Library Issues Technology

The Open Library Environment

Sat through a webcast today updating people on the Open Library Environment project, a joint effort between a ton of amazing libraries to build a modern, open source library system. While I wish them the best of luck, I have to say that I have my concerns about the project.

My largest concern is that too many cooks really do spoil the soup. I’ve never seen anything truly great come from committee, and I worry that there are far too many hands in this to really push it where it needs to go. Really amazing breakthroughs and products are almost always the design of one or a very few people, pushing to make the thing inside their heads real.

With that said, I hope this project produces something amazing and proves me wrong. What would I want out of a ground-up library system? A modular design, with logical connectors that allow for data sharing…and that data sharing uses open, web standards (not another “library” standard). Support for a centralized cloud database, with local records being limited to unique, archival items in the library’s special collections. Support for open sharing between catalogs, as well as sharing data between other websites and services, built in. A standards-based OPAC. Built in support for mobile use, including the backend systems. A repository system built in, to hold digital objects of any sort…if I want to catalog a video, let me embed the digital copy right into the system.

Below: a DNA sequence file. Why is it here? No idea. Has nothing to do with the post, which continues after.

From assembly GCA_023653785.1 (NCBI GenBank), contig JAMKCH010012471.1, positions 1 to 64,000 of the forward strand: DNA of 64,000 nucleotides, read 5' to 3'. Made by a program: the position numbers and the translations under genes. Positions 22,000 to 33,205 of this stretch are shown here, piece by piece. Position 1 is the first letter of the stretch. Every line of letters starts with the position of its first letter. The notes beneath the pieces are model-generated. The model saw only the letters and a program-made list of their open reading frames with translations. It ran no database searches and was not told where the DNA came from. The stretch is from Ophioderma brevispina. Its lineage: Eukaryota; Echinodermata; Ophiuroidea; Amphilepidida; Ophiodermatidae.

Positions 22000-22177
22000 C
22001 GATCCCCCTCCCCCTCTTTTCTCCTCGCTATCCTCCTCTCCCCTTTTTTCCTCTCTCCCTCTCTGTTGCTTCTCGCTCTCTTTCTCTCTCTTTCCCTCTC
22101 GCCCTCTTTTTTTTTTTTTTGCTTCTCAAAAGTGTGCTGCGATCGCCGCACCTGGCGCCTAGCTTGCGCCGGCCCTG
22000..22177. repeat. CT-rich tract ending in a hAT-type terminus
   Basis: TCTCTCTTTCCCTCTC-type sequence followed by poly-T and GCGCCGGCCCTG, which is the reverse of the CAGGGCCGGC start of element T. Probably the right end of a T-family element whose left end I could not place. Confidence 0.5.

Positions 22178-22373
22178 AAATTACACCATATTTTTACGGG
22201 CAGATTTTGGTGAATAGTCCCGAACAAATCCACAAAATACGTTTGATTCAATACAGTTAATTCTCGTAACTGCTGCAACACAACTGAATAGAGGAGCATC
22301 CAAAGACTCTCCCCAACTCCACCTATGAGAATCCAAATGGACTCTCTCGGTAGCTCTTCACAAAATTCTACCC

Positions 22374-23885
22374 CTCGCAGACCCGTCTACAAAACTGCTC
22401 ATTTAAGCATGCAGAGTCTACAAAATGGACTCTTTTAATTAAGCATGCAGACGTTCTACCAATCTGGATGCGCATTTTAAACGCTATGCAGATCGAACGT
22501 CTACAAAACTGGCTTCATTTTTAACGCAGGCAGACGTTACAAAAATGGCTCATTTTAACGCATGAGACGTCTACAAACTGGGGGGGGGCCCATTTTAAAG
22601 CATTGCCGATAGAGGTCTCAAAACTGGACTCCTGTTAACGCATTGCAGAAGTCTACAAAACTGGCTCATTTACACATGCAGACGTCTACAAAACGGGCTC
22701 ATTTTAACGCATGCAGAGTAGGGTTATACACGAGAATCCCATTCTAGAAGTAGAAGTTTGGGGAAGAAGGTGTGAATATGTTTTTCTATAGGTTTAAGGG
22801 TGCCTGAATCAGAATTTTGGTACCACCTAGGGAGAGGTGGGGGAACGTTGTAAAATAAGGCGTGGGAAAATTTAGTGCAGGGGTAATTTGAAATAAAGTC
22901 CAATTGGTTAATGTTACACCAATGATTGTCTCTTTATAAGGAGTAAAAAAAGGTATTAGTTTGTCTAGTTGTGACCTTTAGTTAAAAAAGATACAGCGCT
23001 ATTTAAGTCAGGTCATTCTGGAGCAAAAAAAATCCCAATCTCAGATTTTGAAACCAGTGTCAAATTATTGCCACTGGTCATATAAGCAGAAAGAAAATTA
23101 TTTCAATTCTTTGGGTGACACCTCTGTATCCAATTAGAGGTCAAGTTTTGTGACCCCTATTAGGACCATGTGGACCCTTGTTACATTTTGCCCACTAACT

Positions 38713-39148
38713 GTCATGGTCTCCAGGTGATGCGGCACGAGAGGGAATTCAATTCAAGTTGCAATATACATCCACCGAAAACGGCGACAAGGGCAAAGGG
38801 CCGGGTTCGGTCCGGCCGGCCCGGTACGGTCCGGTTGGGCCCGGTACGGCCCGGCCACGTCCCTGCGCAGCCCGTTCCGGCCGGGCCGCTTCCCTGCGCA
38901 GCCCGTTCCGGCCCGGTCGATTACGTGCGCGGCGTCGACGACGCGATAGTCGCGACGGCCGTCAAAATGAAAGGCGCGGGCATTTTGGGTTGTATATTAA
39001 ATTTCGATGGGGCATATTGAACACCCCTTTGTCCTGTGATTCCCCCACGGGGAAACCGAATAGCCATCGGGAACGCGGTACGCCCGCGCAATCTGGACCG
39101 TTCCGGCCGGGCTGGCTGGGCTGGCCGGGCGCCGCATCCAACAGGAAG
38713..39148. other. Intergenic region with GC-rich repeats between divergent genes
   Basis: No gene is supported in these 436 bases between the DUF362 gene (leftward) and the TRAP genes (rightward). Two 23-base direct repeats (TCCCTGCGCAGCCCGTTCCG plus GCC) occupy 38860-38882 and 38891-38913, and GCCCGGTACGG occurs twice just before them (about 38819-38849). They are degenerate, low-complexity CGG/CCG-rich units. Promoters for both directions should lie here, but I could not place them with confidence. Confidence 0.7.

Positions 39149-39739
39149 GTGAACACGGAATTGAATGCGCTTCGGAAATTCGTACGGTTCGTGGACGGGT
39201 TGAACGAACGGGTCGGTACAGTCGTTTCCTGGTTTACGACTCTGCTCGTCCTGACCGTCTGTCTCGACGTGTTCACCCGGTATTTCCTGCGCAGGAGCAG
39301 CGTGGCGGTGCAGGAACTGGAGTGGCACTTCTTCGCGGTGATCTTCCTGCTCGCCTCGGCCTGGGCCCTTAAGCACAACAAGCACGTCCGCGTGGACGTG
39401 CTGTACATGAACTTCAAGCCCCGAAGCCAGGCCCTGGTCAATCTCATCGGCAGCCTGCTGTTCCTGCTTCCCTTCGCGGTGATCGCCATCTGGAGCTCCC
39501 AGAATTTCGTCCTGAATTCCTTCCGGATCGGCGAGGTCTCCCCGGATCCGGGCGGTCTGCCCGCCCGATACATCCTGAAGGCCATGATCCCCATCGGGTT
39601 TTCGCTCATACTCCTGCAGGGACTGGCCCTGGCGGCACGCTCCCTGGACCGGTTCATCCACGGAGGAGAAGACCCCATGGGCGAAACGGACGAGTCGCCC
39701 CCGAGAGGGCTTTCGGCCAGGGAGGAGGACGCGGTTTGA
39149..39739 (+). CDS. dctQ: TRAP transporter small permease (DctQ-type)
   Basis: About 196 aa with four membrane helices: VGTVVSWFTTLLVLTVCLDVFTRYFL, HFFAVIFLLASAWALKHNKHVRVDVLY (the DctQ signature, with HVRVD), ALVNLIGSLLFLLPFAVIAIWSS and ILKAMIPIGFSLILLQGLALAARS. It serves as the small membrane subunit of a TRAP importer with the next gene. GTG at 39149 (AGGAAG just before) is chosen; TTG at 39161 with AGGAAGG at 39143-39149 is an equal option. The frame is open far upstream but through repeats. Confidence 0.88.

There’s lots and lots more. I’m hoping they get it right…I’ll be watching, and hopefully helping where I can.

By griffey

Jason Griffey is the Director of Strategic Initiatives at NISO, where he works to identify new areas of the information ecosystem where standards expertise is useful and needed. Prior to joining NISO in 2019, Jason ran his own technology consulting company for libraries, has been both an Affiliate at metaLAB and a Fellow and Affiliate at the Berkman Klein Center for Internet & Society at Harvard University, and was an academic librarian in roles ranging from reference and instruction to Head of IT at the University of TN at Chattanooga.

Jason has written extensively on technology and libraries, including multiple books and a series of full-periodical issues on technology topics, most recently AI & Machine Learning in Libraries and Library Spaces and Smart Buildings: Technology, Metrics, and Iterative Design from 2018. His newest book, co-authored with Jeffery Pomerantz, will be published by MIT Press in 2024.

He has spoken internationally on topics such as artificial intelligence & machine learning, the future of technology and libraries, decentralization and the Blockchain, privacy, copyright, and intellectual property. A full list of his publications and presentations can be found on his CV.
He is one of eight winners of the Knight Foundation News Challenge for Libraries for the Measure the Future project (, an open hardware project designed to provide actionable use metrics for library spaces. He is also the creator and director of The LibraryBox Project (, an open source portable digital file distribution system.

Jason can be stalked obsessively online, and spends his free time with his daughter Eliza, reading, obsessing over gadgets, and preparing for the inevitable zombie uprising.

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